6-View, Play and Use Files
- Introduction to View, Play, Use Files
- Watch Video
- CD File Formats
- View Picture Images
- Hear Audio Files
- Read eBooks
- Use Software
Introduction to View, Play, Use Files Top
After you have downloaded, decoded and extracted (decompressed) your material, you now have to figure out how to use it. This can be a challenge at times, but once you figure it out, you are good for most of the material because there are "standards" used by most posters.
There are many types of material that you can obtain from the newsgroups.
Multimedia file types include the following:
- Video - Most movies are MPEG format with a few flavour-of-the-day compression codecs used. Codecs are popular for a while and then a new codec (see below) will come along. WMV or ASF movies are rarely used for movie posts. RM (Real Media) format is sometimes found for TV programs but I have rarely seen a movie in that format. Quicktime (MOV) is occassionally found.
- Graphics and Photographs - JPEG, GIF, PNG, WMF, BMP, and ICO files.
- Audio - mostly MP3
There are also lots of other types of material including:
- Video Games
Each of these is covered in more detail in the following sections. However, there are lots of different ways to process the stuff you get from the usenet groups.
Generally speaking, the NFO files which accompany the post will provide all the information you need to view, play or use your material. Also, you can read other people's questions or post your questions about how to view, play or use the material.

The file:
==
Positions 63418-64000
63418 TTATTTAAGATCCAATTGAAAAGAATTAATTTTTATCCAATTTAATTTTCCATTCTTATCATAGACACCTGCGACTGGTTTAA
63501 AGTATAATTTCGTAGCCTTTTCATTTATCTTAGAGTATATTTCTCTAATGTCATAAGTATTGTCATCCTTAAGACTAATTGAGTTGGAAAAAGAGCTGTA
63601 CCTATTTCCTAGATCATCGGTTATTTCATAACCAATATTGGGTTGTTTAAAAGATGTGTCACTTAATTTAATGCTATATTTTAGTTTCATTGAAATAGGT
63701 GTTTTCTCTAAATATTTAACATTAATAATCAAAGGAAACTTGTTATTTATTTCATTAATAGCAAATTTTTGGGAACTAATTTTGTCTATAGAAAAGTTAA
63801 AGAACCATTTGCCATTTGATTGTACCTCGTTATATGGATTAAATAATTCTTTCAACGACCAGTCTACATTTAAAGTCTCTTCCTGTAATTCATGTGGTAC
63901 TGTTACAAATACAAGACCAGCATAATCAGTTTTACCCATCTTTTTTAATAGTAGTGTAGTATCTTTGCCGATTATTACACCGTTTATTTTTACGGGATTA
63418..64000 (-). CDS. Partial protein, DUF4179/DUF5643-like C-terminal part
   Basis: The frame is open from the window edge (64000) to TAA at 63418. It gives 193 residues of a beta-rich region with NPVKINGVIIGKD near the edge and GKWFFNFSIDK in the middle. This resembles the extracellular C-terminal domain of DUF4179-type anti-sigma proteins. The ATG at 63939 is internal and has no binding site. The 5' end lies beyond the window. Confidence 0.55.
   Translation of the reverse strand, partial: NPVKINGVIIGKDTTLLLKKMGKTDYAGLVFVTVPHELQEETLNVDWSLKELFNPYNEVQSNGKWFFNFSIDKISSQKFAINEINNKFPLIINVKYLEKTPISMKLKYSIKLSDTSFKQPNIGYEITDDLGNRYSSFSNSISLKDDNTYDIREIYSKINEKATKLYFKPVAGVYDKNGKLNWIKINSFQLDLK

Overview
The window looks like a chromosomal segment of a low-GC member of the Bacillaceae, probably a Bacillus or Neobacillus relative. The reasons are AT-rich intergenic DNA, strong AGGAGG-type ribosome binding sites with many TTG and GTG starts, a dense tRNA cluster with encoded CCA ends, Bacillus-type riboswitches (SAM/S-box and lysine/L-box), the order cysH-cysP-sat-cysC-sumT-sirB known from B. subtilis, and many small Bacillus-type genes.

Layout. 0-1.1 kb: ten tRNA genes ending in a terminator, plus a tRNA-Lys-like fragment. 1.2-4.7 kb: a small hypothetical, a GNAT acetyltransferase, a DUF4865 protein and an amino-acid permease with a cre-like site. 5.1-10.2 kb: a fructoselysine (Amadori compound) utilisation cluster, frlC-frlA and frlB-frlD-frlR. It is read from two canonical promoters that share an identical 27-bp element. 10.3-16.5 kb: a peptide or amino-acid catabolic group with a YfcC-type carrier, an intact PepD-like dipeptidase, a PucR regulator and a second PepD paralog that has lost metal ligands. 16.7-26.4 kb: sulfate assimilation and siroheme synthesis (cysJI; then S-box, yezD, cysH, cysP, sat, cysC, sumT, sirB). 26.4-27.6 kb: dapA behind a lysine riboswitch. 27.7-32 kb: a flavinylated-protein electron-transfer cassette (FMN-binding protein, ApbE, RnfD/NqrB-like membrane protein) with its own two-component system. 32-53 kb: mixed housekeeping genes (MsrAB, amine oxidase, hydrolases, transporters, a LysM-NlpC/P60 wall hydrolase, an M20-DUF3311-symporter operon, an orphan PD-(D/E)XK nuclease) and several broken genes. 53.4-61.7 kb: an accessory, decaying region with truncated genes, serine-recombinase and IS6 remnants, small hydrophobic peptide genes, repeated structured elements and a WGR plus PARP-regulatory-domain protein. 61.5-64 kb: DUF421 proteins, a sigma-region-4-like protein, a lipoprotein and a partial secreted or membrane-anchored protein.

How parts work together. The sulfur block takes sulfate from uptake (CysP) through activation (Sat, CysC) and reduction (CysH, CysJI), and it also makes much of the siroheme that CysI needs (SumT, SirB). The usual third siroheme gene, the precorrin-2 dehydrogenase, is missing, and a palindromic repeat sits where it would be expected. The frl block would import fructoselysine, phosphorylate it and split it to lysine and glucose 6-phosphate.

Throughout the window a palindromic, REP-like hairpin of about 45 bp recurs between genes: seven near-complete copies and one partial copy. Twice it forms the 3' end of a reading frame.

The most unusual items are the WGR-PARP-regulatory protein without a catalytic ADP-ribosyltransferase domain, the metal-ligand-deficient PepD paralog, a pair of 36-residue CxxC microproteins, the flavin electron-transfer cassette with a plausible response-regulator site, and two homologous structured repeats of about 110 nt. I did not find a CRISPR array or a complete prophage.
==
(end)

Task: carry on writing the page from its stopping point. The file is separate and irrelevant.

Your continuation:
Watch Your Video Top
Ok, this is where things can get kinda hairy. Theoretically, all you need to do is download, decode, decompress and voila you have a file viewable AVI, MPEG, ASF or RM file which you can burn to a CD if you want (see below).
However, there is a potentially long list of stumbling blocks:
- Do you have the right "CODEC" (instructions for your media player to play the that particular encoding format)? More on CODECs below.
- Are your sound card, video card, speakers, RAM, CPU all configured and of sufficient quantity or quality for that particular format of video?
- Do you have the right video player? For example, SVCD requires DVD capable video players, MOV format files require Quicktime, etc.
When it comes to learning how to play your newly downloaded movie:
- Read the NFO file (see Step 5: Download from Usenet) that accompanied the post.
- Read other people's questions in that newsgroup related to that post.
- Only after exhausing all other avenus should you ask the person who posted it. While there is a sense of customer service by many posters, don't rely on it too much.
- Be vigilant, learn all you can on your own.
- Do a Google Groups search.
I am not going to go into detail about your sound card, video card, speakers, RAM, CPU being all configured and of sufficient quantity or quality for that particular format of video. I have briefly covered that in another section on multimedia internet services such as radio and voice over internet. However, most of the video formats today require at least a Pentium II or higher processor with 32 MB + RAM.
Finally, one of the best sources on the WWW for everything about video is VCDHelp.com. Go there for details on playing, copying and burning VCD, SVCD and DVDs. You won't be dissapointed.
CD File Formats Top
Very often the material you get from the usenet will be "pre-packaged" (into yet another layer of formatting) so that it can be directly burned to a CD for use in a CD or DVD player or to be stored on CDs.